This is the same kind of support that my missionary friends have to look for–except that they usually have to make connections at many different churches in order to raise sufficient funds.

Non-profit groups around the world work the same way. They look for foundations and individuals who are interested in their cause and then they ask them for money. From these funds, the operating expenses and also the staff salaries are paid.

The model for this kind of living goes back to the Old Testament of the Bible. There, God instructed the people to make contributions (tithe) so that those who are serving in the Temple (the Levites) would have something to eat, so that they wouldn’t have to try and tend their own fields and flocks while also serving the nation’s religious needs (Num 18:21-32, 2 Chron 31:4-10, Neh 10:32-39). In fact, when the people became remiss in making these contributions, they were rebuked (Neh 13:10-14).

None of this is really all that different from anyone else who works a “normal” job and gets a “regular” paycheck.

If you get a paycheck from somewhere, you are receiving support to live on. In some cases, we think of people “making money”, but as far as I’m aware, only the U.S. Mint has the ability to do that. The rest of us simply circulate money.

Now in some cases, it appears that we are doing something–producing a product or providing a service–for which we receive financial compensation. Let’s take a store cashier, for example. The cashier provides the  service of ringing up customers’ purchases, and the store gives him or her a paycheck. There is a sense of earning this paycheck for the work that was done.

True, but also there is a sense in which the store provides support to the cashier so that the cashier has the time and energy to be involved in the work and mission of the store. Otherwise, the cashier would have to go out and farm some land to raise food, grow some cotton and weave some material to make clothes, and cut down some trees to build a place to live. Instead, the cashier gets a paycheck and can pass that money along to others who have done the work of food, clothing, and home production.

The paycheck that the cashier receives frees him or her up from having to attend solely to basic physical needs; the financial remuneration provides an avenue so that the cashier can be involved in other kinds of work.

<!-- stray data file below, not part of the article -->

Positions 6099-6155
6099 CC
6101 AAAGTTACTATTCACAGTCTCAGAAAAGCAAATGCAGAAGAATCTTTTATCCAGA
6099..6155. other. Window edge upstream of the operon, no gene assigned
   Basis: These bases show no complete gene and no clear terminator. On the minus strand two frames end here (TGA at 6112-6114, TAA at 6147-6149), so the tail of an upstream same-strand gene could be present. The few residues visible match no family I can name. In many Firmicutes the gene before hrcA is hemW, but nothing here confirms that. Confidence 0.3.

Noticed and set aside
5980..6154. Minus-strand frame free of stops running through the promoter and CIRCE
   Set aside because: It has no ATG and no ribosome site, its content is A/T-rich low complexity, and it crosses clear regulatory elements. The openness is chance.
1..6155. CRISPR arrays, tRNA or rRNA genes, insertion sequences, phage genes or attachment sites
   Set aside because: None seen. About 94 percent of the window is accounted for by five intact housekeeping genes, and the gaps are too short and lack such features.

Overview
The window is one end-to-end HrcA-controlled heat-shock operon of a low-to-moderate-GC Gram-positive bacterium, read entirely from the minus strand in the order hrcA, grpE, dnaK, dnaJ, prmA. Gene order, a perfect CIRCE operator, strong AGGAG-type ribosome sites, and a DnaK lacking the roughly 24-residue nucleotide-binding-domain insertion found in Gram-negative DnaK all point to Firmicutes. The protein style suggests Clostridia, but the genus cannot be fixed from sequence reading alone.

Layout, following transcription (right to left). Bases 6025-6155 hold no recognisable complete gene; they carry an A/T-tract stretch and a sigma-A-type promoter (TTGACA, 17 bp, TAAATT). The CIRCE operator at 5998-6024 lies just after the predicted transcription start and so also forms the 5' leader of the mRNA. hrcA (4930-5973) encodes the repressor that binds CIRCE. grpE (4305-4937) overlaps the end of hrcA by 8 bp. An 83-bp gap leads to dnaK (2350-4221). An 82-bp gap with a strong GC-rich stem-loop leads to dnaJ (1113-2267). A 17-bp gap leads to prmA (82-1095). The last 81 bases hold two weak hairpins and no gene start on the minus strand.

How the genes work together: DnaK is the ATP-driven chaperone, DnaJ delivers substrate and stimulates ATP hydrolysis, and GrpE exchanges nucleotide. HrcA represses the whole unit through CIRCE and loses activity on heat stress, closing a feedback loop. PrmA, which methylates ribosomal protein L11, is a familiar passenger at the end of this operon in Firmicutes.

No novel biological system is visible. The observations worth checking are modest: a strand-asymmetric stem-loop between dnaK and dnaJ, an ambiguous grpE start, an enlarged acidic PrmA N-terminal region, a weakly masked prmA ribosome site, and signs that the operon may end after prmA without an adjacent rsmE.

So, I look at missionaries living on support. They are certainly laboring. They may not be manufacturing a product, but they are serving others. Living in foreign countries, spending long hours traveling, meeting with people, teaching the Bible, praying–many of them also involved heavily in humanitarian and development projects, not to mention raising families, and yet a number of them work local jobs as well.

But as I look at these folks who are raising support, I realize that none of us are really operating under a different economic model. The salary we receive is just like the support they receive–except that, in addition to doing their work, these missionary folks also have to go around and spend time finding donors, writing thank you notes, and constantly living with the uncertainty of whether enough money will come in each month. People under a more traditional salary structure rarely have to spend so much time and energy assuring the existence of their next paycheck.

So, salary vs. support: I really don’t think there’s much of a dichotomy here. Each of us is to live with intentionality in our work, striving to be excellent with whatever occupation we have. And each of us should be intentional about how we use the financial compensation that’s circulated around to us. That doesn’t mean that we can’t take vacations or buy some things which are non-essential, but it does mean that we should realize that the funds we receive really do free us up from having to spend more time providing very directly for the basic needs of ourselves and our families. It’s the same for us as for the missionaries.

How are you using the support that you’re receiving? Are you living with gratitude? Generosity? Intentional in how you pass along the money that’s been passed along to you? Are you living with freedom, able to invest yourself in your occupation–and also other pursuits–because you are freed from tilling soil, knitting socks, and mounting rafters for your own personal use?

Are you contributing to others, helping to free them up from these same necessities, enabling them to invest their labor in serving and caring for others?

In some way or other, we’re all using our salaries to support the salaries of others.

 
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Posted by on December 28, 2011 in Life